We all want to be remembered as good people. If you’re like me and don’t believe in an afterlife, then it feels even more important to have future generations love us. If the only thing that’s going to last forever is our reputation then we better make sure it’s good!
So when we fight other people, in war or in politics, we tell each other that history is on our side. We’re going to be remembered as heroes and our opponents will be remembered as villains or simply forgotten. We’re made by confident by the knowledge that our values will persevere and the rest will be consigned to the ash heap of history. There’s a problem with that, though.
History never makes up its mind.
Sure, at some points in time the majority of historians have settled on one view. Contrary to popular opinion, this isn’t always because “history is written by the victors.” We don’t usually think of the fall of Rome as being the triumph of the noble Germanic tribes against the oppressive Roman Empire, nor do we study the glorious victory of the North Vietnamese against colonialist capitalists. We think of these defeats in more diffident ways.
But even when historians reach a consensus view, it’s not written in stone.
The Bright Ages
Most of us think of the years following the decline of the Roman Empire (around the 5th century) to the start of the Renaissance (the 14th century) as the Dark Ages, a time of ignorance, superstition, and barbarism. This isn’t completely wrong: the collapse of the Western Roman Empire did do a lot of damage to societies around Europe. It’s not completely accurate, either, and we’re mostly influenced by a historical consensus that developed in the Renaissance and became more extreme during the Enlightenment. It’s only relatively recently that historians have started to challenge this view.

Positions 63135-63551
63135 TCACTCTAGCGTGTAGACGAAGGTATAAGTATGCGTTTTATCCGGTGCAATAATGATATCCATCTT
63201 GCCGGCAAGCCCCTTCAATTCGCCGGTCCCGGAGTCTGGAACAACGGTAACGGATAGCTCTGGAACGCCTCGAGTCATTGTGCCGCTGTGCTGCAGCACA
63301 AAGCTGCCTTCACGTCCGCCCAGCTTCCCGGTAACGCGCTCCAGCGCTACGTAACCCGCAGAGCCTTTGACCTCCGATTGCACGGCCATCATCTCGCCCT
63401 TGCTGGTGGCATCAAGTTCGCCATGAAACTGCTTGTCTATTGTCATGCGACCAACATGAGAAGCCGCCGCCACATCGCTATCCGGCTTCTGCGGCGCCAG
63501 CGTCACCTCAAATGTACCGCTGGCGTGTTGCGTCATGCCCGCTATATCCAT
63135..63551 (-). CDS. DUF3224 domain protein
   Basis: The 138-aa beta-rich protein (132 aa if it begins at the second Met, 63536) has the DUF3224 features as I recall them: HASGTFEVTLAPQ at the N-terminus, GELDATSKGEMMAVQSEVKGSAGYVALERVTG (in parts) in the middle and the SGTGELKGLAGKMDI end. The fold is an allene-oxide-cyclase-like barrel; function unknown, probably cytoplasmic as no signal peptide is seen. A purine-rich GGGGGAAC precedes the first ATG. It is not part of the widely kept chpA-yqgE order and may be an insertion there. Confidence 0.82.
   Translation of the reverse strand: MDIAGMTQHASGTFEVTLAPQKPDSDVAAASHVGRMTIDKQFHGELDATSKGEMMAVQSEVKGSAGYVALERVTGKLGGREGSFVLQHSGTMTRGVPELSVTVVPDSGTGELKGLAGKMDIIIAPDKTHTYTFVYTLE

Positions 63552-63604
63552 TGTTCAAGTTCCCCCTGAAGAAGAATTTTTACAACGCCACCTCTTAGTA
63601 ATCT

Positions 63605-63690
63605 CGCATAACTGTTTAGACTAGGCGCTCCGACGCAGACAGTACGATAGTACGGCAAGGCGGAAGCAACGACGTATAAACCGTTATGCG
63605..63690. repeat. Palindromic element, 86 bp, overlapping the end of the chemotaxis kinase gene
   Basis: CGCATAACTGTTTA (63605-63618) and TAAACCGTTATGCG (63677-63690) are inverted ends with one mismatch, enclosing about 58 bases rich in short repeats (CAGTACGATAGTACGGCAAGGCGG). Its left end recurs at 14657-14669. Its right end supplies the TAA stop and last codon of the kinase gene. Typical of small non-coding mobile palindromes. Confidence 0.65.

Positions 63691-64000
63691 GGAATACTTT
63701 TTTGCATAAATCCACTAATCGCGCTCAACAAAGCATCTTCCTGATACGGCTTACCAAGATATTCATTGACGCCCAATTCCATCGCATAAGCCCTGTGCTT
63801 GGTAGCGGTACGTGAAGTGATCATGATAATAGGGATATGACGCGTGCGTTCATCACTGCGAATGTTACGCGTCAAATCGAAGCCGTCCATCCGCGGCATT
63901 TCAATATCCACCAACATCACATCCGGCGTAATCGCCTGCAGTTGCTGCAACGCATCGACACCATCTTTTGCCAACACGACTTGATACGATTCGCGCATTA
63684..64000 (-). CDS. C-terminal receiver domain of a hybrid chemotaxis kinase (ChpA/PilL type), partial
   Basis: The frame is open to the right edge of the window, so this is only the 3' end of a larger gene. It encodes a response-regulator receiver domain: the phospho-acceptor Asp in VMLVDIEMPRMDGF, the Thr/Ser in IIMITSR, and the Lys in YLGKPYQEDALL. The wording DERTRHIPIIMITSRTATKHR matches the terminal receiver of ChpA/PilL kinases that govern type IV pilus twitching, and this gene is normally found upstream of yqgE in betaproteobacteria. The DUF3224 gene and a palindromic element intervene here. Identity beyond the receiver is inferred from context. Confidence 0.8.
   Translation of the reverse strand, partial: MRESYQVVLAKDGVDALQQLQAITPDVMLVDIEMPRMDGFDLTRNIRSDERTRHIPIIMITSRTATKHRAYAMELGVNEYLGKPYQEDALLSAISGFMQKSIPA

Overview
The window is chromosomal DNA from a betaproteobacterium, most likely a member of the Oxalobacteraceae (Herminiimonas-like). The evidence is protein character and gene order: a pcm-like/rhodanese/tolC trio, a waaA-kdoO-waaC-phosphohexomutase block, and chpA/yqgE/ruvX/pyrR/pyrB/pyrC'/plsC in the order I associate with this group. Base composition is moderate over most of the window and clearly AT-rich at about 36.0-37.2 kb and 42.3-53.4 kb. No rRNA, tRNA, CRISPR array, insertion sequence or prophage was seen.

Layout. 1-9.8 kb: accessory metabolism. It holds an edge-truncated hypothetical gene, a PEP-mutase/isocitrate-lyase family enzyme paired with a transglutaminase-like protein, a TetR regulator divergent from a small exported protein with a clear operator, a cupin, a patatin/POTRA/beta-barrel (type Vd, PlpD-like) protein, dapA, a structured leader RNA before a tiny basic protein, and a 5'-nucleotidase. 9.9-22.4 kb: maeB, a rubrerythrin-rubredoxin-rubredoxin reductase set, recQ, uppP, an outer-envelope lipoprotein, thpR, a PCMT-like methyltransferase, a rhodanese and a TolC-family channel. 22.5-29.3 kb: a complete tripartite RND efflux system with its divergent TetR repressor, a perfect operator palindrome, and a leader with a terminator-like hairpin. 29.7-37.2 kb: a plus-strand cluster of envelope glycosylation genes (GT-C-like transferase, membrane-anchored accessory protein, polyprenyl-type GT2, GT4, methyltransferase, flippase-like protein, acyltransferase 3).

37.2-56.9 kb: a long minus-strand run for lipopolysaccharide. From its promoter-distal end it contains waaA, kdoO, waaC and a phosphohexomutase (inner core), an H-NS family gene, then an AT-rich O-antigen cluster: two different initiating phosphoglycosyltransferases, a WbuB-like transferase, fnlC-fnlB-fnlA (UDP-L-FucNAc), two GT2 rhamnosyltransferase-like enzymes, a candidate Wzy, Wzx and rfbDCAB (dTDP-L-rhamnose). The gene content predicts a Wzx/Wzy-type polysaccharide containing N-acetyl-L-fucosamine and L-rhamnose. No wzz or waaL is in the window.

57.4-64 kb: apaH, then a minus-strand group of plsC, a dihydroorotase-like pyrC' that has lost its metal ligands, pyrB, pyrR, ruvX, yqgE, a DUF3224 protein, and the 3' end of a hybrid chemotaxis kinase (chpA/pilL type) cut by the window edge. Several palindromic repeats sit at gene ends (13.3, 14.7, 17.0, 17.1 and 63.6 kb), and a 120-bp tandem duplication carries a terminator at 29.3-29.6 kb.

The fall of the empire fractured governance into many smaller states. The central power uniting them became the Church. This was damning to Renaissance thinkers, who embraced humanism and rejected the view that mortal life was fleeting and temptations of the flesh should be resisted. The blossoming of art, philosophy and science that happened under the Church was minimized as it was inconvenient to their view of history.
Protestantism and the Enlightenment put more nails into the coffin of the Dark Ages’ reputation. Protestants wanted more reasons to condemn the Catholic Church, so they interpreted the Dark Ages as a time of the Church oppressing people and causing societal stagnation. Enlightenment thinkers needed to see themselves as triumphing over persecution, so they interpreted the Dark Ages as a time of ignorance and superstition that was encouraged by an anti-science Church. This was despite the fact that virtually all science was conducted under the Church, and that scientific works were preserved by the Church.
Even today many people believe these distortions, though most historians reject them. Does that mean history is on the side of the Renaissance and Enlightenment thinkers who dismissed the Dark Ages, or on the side of the people of the Dark Ages?
The Found Cause
Today nearly all historians agree that the American Civil War was over slavery. But this was not always so. Explanations of the war have shifted over time and, though it seems unlikely, they might keep shifting.